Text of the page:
The Zimbabwe Republic Police and the Vehicle Inspection Department are conducting a joint operation targeting unregistered and unroadworthy vehicles on the roads in and around Harare. The operation comes after Government announced that importers of vehicles who have been unable to register them owing to the shortage of number plates should obtain Temporary Identification Cards (TICs) for indefinite use as it works on addressing the matter.
TICs normally have a 14-day lifespan. Government said law enforcement officers will be out in full force to ensure that motorists comply with the orders. This has prompted the ZRP and the VID to conduct the joint operation.
The Herald witnessed some of the officers manning roadblocks in most parts of the roads stopping vehicles, especially the unregistered and unroadworthy ones. Once suspected of being unroadworthy, the vehicles are impounded for further checks.
A VID official who spoke on condition of anonymity said: “Yes, we are conducting an operation targeting unregistered and unroadworthy vehicles. We are continuing with the blitz until there is sanity on our roads.”
On Tuesday, ZRP said they will not hesitate to impound all vehicles that did not display registration number plates or TICs countrywide.
The crackdown on unregistered vehicles comes in the wake of a spate of armed robberies as criminals are using such vehicles to evade arrest. Some of them were involved in accidents after which the drivers sped off.
In an interview, chief police spokesperson Commissioner Charity Charamba said unregistered vehicles were a cause for concern, especially when they were used to commit crime.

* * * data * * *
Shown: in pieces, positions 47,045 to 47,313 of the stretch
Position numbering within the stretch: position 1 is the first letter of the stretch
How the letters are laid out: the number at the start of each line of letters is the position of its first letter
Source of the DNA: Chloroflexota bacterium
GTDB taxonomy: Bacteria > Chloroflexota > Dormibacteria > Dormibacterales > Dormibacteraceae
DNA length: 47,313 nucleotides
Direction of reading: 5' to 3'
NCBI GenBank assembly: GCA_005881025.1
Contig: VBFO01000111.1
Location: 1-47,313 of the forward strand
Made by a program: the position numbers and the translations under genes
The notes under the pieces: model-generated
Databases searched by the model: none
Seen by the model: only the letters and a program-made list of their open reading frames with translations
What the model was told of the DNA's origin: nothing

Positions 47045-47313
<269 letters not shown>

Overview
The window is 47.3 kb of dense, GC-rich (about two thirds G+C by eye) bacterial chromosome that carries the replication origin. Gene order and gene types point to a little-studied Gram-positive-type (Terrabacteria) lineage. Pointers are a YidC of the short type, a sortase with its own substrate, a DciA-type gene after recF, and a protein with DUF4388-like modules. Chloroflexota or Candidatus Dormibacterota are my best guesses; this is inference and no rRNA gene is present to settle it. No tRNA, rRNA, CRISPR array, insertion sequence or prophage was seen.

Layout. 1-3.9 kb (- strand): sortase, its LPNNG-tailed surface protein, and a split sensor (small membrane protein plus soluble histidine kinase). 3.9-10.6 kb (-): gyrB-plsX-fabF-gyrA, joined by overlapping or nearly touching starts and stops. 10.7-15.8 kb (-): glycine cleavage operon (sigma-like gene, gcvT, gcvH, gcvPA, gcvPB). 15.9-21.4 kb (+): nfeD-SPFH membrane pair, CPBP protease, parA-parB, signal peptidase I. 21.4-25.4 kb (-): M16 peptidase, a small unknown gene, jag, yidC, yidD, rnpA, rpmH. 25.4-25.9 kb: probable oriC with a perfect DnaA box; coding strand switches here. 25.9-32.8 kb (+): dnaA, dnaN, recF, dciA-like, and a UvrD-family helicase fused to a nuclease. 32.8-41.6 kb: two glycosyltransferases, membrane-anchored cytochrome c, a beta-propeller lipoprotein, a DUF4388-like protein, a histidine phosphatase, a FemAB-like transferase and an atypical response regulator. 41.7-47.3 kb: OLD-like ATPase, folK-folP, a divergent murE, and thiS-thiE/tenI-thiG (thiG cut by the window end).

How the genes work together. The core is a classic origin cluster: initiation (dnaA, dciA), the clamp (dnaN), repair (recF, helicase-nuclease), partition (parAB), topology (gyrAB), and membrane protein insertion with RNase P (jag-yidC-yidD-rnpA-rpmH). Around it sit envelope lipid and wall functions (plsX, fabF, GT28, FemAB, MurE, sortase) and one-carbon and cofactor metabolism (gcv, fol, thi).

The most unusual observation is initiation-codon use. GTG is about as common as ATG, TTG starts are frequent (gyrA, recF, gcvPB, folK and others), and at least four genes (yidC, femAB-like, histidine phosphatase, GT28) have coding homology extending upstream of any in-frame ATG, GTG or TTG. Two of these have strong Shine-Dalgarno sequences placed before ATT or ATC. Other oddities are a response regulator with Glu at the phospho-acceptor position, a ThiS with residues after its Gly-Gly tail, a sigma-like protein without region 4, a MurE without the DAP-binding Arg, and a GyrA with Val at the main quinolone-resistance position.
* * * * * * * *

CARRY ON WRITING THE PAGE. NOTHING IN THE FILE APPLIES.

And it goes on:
“Most criminals use such types of vehicles and it is sometimes difficult to trace them,” she said. “Some of them are even involved in accidents and then speed off. All unregistered vehicles will be impounded and motorists should make sure that they abide by the law.”
In a statement on Monday, Transport and Infrastructural Development Minister Joel Biggie Matiza announced that: “Any newly imported vehicles may not be driven on our public roads until and unless they have some form of acceptable and displayed identification documents such as Temporary Identification Cards (TICs).
“The validity period of Temporary Identification Cards has with immediate effect, and in consultation with the Commissioner-General of the Zimbabwe Republic Police, been relaxed to run for an indefinite period from the date of issue, and until further notice from the statutory standard 14 days.”
Minister Matiza said to prevent abuse of the liberalised use of the TICs, affected motorists must always carry vehicles’ importation documents.
These documents include the Customs Clearance Certificate, Bill of Entry documents, as well as the Southern Africa Regional Police Chiefs Cooperation Organisations (SARPCCO) certificate in the case of vehicles imported into the country from within the Sadc region.